• At the moment of launch, the lighter-than-air carrier is released and begins to lift the vehicle from the ground.
  • Once the ground launch has occurred, care must be taken that the vehicle does not prematurely enter its flight mode, even without any powered motors, during ascent, when the local wind speeds can be sufficient to induce premature flight conditions.
  • The inventor has made the insight that, as the vehicle is carried upwards by a lighter-than-air carrier, it will generally be carried along with lateral winds. Thus, the local wind direction experienced by the vehicle during ascent will be almost entirely vertically downwards.
  • It has been found that arranging for the vehicle to ascend in a wing-tip-up orientation i.e. where the wings of the vehicle are substantially vertically aligned, minimizes the tendency of the vehicle to enter a flight mode, as the local wind direction will be along the wingspan, from wing-tip to wing-tip, and thus not activating the lift which the wings can provide. Alternatively, or additionally, control systems could be introduced to prevent such premature flight.
  • Thus, once the vehicle has left the ground, the vehicle enters a wing-tip-up orientation if it is not already in that orientation, preferably in the vicinity of the ground, e.g. within 1000m or preferably within 500m, or more preferably within 200m of the substantially ground-level location.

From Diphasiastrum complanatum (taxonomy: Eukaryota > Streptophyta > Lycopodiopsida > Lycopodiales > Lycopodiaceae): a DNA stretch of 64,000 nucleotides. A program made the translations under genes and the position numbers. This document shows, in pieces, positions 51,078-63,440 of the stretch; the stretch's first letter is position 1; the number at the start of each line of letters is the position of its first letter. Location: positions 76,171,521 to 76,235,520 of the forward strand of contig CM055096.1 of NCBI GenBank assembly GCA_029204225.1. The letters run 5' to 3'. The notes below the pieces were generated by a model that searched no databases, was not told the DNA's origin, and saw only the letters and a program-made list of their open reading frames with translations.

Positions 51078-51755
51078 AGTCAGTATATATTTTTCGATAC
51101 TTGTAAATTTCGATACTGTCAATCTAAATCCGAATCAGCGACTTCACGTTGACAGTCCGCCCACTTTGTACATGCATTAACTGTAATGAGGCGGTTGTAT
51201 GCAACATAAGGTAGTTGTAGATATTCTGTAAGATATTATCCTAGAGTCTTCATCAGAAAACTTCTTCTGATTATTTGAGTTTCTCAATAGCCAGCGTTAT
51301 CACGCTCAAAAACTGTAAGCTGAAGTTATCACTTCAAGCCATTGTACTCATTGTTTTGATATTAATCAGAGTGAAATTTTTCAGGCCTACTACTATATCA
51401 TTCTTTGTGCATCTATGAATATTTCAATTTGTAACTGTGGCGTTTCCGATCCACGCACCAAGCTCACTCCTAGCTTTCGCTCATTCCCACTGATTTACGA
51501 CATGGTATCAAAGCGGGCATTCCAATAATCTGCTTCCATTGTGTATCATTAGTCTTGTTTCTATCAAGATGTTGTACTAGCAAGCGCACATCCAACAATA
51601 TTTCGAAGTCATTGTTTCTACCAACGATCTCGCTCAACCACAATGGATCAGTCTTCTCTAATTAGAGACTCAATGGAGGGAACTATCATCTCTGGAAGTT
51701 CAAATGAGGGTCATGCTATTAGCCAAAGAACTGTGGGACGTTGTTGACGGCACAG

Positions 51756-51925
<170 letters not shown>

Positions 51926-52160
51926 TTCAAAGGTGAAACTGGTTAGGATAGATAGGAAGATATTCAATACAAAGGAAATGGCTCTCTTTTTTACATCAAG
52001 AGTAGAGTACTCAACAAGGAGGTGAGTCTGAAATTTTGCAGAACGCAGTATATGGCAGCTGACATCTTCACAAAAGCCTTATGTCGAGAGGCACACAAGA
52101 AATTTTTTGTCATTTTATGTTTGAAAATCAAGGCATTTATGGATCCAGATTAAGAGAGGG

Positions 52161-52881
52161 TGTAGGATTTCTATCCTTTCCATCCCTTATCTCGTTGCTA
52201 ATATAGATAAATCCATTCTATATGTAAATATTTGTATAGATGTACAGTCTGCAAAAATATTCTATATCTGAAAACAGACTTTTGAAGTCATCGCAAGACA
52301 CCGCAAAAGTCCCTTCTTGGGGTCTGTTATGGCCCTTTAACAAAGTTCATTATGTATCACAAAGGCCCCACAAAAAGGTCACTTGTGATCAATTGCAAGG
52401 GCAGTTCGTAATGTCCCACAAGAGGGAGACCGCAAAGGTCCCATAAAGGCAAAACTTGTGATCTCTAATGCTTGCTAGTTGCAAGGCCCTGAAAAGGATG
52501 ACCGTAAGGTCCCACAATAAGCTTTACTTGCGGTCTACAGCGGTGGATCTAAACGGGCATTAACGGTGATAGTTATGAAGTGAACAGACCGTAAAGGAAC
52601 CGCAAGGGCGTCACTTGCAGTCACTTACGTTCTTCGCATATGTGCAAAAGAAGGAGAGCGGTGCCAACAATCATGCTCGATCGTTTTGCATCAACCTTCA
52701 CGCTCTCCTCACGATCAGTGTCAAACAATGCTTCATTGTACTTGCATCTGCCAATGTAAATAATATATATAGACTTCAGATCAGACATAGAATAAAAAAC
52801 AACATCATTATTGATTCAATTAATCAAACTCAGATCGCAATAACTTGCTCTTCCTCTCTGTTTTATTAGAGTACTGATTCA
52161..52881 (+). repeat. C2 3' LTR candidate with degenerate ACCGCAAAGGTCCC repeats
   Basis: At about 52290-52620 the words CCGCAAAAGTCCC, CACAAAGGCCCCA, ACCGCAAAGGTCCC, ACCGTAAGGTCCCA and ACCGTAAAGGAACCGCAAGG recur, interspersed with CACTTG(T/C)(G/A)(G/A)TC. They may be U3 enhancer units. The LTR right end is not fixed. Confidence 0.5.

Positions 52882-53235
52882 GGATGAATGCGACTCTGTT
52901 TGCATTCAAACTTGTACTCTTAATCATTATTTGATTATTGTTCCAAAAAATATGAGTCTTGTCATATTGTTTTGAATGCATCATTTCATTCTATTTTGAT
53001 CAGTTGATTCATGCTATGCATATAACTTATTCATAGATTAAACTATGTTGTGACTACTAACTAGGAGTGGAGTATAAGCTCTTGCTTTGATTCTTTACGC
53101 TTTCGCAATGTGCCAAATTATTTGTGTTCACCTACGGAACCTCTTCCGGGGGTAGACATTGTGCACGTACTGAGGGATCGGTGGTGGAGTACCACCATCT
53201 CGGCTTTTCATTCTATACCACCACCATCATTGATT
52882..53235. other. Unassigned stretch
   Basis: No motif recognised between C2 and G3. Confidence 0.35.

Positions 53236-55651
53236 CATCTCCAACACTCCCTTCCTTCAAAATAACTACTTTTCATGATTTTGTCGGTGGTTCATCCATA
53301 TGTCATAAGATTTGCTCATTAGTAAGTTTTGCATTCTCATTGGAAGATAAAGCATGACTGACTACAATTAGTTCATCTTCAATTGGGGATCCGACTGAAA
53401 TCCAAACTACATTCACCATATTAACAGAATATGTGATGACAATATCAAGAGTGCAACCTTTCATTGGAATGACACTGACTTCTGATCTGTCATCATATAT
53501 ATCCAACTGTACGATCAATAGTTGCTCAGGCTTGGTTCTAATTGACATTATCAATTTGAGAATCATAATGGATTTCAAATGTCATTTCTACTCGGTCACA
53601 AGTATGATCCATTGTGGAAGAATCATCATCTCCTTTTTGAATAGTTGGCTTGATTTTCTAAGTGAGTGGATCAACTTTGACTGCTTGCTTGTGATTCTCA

• Furthermore, this method of ascension of the vehicle allows it to be lifted at an increased rate. Thus the vehicle is typically able to climb at a rate of from 1 to 10 m/s, preferably from 1.5 to 8 m/s.
  • Prior to the moment of release the carrier supports the weight of the vehicle, whose velocity is substantially zero relative to the carrier. This means that the vehicle is not performing any powered motion relative to the carrier during the moment of release. Clearly there may be some relative motion due to local atmospheric conditions, but this is not considered to be relative motion between the vehicle and carrier.
  • Prior to the moment of release the vehicle is typically tipped forward to a nose-down pitch with wings approximately level, so that at the moment of detachment, the vehicle descends in a gliding manner, while increasing its air speed in a controlled manner.
  • Typically the powered motors of the vehicle are only started after the detachment occurs, although they could be started shortly before detachment, provided this induces substantially no relative motion between the vehicle and carrier.
  • Typically the vehicle is solar-powered, comprising solar energy collectors and batteries for storing solar energy. The vehicle is also typically of the long-endurance type, capable of independent flight for extended periods, such as days, weeks, months or even years.